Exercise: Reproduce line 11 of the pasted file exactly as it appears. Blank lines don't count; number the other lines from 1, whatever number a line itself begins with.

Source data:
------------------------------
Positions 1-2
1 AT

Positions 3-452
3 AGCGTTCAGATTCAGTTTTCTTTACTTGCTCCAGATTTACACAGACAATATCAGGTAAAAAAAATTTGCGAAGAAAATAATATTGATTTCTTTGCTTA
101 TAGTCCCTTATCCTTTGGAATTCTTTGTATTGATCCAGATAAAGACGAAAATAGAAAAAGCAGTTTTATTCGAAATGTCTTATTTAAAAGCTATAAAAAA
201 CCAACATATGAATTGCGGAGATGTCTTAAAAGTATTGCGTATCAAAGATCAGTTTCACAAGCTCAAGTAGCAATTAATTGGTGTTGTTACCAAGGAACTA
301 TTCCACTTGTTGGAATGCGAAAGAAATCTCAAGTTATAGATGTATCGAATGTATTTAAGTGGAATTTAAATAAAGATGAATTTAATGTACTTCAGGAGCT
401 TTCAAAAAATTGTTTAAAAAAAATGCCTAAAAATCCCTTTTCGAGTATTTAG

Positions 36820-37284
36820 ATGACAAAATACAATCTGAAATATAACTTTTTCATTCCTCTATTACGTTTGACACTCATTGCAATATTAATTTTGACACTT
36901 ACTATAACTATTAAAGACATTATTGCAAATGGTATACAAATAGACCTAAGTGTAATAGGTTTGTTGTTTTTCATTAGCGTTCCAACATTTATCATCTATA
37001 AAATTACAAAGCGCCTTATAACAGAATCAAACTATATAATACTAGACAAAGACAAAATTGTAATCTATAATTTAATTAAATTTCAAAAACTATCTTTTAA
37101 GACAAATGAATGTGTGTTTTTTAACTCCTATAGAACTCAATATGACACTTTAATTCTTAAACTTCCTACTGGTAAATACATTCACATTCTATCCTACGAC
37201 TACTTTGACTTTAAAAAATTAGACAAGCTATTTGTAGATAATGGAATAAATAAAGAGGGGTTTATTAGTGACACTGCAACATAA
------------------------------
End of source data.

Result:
36901 ACTATAACTATTAAAGACATTATTGCAAATGGTATACAAATAGACCTAAGTGTAATAGGTTTGTTGTTTTTCATTAGCGTTCCAACATTTATCATCTATA